Contentment

Psalm 128

We’re living in a state of “new normalcy”.  The economy is in the toilet.  People are losing their jobs.   Companies are getting bajillions of bucks from the government.  Loans are harder to get.  Many of us have probably joked about getting our own bailout.  I’ve seen articles about how people who want to get divorced are now putting it off just to survive financially.  Craziness.

One thing I’m not hearing much about:  the fact that we did this to ourselves.

Our greed drove the economic “boom” of the late ’90’s and early ’00’s.  Our coveting blew up the housing bubble that burst back in ’07.  We can blame predatory lenders all we want.  The fact is this:  we’re grown ups, and we didn’t have to spend like we did.  For many, the American dream has become the American nightmare.

I love what Psalm 128 says, and it speaks volumes to our situation today:

How blessed is everyone who fears the Lord, who walks in His ways.  When you shall eat the fruit of your hands, you will be happy and it will be well with you.  Your wife shall be like a fruitful vin, within your house, your children like olive plants around your table.

God stressed that we shouldn’t covet–we shouldn’t desire something (or someone) so much that we’ll do anything to get it.  The reason is simple:  when we covet, we replace God with… ourselves.

When we covet the bigger house, it’s because we want to be comfortable.

When we covet the newer car, it’s because we want that “new car smell”.

When we covet that person, it’s because we think they’ll make us feel good.

And it’s never enough.  We’ll get tired of the things we covet, and we’ll simply want more.

But when we fear God–when we honor Him and give Him His rightful place as God–and walk in His ways, we can actually be content.  We don’t have to have the bigger house (with the increased upkeep costs, higher mortgage and taxes, and thus more hours at work to pay for it), the newer car (with the higher insurance rates), or the new person (which saves us the heartache of adultery and the years of healing that aren’t guaranteed to happen).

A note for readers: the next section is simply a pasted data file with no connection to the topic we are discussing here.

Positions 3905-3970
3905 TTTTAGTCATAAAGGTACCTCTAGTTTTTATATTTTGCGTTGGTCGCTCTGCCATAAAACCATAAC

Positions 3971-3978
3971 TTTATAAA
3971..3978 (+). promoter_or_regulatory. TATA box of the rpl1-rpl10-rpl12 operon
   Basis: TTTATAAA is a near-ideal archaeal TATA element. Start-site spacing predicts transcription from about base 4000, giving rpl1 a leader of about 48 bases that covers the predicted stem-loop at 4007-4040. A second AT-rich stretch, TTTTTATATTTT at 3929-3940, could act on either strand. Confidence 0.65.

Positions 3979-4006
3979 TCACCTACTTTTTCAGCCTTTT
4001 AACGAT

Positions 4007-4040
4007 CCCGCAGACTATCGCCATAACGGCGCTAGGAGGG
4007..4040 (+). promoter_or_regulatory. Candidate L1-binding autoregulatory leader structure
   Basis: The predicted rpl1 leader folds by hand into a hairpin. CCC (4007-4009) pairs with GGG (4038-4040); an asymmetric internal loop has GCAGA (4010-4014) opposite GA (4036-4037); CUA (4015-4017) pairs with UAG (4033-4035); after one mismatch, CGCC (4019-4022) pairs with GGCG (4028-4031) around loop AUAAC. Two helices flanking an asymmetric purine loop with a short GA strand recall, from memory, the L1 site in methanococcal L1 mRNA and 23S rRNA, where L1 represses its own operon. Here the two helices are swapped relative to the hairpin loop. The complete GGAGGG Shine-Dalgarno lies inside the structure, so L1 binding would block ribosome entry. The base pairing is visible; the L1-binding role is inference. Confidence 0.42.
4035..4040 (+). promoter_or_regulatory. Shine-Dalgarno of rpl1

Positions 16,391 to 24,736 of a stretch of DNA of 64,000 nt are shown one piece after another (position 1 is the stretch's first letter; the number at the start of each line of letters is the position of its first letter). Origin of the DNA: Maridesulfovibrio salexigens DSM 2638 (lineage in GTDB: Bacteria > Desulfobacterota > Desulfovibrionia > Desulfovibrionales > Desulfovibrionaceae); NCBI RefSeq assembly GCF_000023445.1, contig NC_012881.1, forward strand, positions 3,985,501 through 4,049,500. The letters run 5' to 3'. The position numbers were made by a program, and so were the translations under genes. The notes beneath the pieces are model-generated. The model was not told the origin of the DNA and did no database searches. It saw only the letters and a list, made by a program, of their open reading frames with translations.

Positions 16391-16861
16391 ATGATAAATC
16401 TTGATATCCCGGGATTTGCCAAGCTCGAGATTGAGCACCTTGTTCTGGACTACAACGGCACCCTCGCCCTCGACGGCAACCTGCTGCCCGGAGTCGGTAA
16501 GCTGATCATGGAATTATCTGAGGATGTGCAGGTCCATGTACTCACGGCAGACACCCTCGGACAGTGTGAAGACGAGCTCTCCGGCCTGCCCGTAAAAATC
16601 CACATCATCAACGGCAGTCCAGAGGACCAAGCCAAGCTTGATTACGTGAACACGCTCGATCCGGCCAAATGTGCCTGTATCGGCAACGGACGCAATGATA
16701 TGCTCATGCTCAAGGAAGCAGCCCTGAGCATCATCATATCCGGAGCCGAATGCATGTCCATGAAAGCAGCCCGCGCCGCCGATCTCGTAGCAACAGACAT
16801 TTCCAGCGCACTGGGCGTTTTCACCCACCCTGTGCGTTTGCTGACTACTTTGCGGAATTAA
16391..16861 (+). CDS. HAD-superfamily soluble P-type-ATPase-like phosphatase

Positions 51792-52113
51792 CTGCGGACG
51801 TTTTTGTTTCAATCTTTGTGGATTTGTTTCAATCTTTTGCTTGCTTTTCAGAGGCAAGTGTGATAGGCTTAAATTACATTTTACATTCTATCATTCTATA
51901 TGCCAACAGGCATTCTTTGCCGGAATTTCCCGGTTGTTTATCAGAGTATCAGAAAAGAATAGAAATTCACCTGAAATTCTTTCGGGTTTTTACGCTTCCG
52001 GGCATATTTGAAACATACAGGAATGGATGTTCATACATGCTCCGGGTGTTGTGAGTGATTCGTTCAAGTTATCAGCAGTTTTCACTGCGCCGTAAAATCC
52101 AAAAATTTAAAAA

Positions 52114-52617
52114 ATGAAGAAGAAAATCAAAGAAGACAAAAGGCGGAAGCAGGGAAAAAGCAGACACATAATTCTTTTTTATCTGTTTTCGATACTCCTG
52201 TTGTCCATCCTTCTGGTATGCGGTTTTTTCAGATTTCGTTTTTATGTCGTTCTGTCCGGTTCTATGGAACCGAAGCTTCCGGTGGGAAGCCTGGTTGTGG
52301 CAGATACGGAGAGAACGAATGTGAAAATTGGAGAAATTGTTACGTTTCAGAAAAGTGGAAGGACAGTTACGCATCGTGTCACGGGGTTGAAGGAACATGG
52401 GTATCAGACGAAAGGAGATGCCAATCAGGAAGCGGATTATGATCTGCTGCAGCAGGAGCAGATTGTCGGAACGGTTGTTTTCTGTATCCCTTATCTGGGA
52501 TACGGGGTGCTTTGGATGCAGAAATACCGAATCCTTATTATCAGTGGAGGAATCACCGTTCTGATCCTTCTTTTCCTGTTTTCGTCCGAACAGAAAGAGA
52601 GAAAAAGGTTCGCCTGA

When we fear God, we can be content with our jobs, our financial situation, and our families.  Each becomes a blessing to us.  Is it always perfect?  No.  The house needs repairs.  People get laid off.  We get into arguments with our spouse.  Our kids will become teenagers who believe we’re the dumbest people on earth and they’ll wish we were dead.  But when we let God be God, and He alone is sufficient–when we find happiness and contentment in Him–we can be content in any situation, even when we suffer.

Are you content?

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About Aaron

Aaron is a follower of Jesus. He's married to his smokin' hot wife Laura and is the father of three adorable girls. He enjoys a robust cigar, a complex root beer, a good movie, writing, football, thought-provoking books, and rousing discussions about subjects you're not supposed to talk about (like theology and politics). Religious people irritate him (because he once was one). He's on a quest to find the perfect dry rub and sauce for ribs.
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